Yuu should be investing after you have established your emergency fund. Again, the emergency fund should be fully established first before you move forward. You should be able to
pull one year from that emergency fund before any money goes to investments of any kind.
Now that you have established the emergency fund, it’s time to start adding to your bottom line and your income. YOu do that through investments.
We will be covering the following:
- Finding the right brokerage platform
- How to find good investments
- Why you should invest in securities that pay dividends
Finding the right brokerage platform.
This is the easy part. It’s just a matter of finding a brokerage platform that works for you. The big three are Etrade, Scottrade, and TD Ameritrade. I have used Etrade and TD Ameritrade in the past, and they offer a large amount of trading options and a lot of information for your investing needs.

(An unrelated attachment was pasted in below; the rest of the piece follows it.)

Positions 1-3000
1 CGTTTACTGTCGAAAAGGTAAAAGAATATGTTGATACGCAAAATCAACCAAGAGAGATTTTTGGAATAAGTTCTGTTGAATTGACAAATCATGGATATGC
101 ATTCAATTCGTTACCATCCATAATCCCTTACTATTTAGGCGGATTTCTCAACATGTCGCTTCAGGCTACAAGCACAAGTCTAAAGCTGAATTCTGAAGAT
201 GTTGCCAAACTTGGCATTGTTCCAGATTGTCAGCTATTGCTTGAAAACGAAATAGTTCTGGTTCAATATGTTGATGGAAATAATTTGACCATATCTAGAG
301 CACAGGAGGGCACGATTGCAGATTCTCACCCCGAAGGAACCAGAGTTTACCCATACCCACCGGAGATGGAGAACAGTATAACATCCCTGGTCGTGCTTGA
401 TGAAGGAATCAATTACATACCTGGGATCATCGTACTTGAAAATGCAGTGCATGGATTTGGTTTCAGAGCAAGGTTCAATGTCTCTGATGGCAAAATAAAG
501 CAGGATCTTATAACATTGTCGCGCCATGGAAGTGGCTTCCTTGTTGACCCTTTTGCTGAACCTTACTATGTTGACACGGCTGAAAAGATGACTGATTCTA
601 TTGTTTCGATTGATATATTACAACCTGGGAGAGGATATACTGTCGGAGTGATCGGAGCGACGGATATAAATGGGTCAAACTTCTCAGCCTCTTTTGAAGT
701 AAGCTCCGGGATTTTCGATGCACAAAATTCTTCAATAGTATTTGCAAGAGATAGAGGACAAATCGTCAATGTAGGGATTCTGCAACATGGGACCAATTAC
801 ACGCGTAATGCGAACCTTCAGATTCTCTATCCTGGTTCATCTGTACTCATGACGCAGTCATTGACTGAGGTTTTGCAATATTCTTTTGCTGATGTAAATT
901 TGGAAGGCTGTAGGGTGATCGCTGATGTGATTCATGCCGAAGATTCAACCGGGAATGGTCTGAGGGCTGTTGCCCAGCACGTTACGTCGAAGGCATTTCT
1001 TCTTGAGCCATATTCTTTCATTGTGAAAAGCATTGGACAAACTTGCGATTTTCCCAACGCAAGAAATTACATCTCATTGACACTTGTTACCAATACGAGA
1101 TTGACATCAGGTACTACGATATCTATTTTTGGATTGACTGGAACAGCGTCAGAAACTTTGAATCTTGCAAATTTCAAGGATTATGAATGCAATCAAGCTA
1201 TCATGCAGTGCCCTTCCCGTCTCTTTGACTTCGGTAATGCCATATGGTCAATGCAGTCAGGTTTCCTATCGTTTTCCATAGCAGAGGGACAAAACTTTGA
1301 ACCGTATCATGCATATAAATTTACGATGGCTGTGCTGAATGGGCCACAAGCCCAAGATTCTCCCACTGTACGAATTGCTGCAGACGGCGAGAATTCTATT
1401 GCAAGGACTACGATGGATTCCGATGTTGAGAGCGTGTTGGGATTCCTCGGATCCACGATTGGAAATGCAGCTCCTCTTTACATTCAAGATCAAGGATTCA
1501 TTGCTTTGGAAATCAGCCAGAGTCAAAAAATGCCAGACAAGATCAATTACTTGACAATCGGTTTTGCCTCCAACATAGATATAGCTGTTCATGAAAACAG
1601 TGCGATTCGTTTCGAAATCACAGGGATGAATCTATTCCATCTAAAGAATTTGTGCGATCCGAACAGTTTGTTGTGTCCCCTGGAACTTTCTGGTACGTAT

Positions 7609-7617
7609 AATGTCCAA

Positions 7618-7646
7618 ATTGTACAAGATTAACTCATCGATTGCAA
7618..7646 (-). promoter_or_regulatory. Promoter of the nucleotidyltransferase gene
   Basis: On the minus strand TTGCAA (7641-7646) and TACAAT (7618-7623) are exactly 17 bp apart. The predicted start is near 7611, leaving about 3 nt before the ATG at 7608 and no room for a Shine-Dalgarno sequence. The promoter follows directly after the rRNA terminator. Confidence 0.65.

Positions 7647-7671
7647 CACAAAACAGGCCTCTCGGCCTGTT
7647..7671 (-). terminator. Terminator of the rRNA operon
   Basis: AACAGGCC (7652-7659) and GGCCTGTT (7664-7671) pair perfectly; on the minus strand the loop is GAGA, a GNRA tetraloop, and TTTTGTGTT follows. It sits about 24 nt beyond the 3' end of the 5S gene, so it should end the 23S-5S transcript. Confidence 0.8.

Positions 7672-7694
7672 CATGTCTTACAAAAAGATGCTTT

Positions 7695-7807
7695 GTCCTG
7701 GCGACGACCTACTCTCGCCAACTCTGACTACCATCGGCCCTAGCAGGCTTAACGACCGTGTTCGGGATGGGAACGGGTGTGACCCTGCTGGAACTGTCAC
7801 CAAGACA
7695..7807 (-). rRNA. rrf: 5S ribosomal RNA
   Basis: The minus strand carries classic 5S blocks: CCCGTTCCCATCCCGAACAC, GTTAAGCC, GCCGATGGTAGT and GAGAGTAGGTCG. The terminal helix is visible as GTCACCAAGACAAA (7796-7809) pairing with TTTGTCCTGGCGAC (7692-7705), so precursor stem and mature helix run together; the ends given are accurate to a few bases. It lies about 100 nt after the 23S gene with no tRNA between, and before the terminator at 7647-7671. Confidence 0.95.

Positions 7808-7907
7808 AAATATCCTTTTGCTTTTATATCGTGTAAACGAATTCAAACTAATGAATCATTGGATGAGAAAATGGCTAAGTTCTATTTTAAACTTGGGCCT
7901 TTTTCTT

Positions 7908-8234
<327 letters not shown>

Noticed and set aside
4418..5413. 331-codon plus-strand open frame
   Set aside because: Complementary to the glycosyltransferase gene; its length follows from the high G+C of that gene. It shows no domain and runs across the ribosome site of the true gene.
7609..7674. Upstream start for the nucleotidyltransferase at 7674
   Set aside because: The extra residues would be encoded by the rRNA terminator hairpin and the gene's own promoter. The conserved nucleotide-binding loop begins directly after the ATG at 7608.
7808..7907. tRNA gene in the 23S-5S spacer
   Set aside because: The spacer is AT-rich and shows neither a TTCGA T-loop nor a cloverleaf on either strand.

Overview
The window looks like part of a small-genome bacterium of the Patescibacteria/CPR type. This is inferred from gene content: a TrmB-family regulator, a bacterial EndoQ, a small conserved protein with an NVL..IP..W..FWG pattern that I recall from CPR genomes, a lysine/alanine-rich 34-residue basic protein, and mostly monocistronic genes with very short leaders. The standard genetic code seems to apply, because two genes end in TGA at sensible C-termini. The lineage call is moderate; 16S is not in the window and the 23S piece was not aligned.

These days, however, I go with Vanguard. Vanguard offers many really good mutual funds with very few fees. If I invest in Vanguard products in one of the other platforms, it could increase the amount of fees I have to pay. So to forgo the extra fees, I just invest with Vanguard directly.
Really, this part of the process is up to you. Do your research and test drive them all to see which one works for you.
How to find good investments.
The first way to find good investments is through Morningstar. Morningstar offers a wealth of securities information on the market. You get everything from timely charts, stock make-up (for mutual funds), risk analysis, performance analysis and much more. You get all the information that Morningstar has to offer for $29.99 per month. Not bad for the amount of information.
Again, TD Ameritrade and Etrade provide a lot of this information, too.
But, If you choose (like me) not to use one of those sites, or you’re investing in mutual funds, you should have a membership with Morningstar.
Either Morningstar or the analysis section of these other brokerage platforms should be the first stop for your analysis.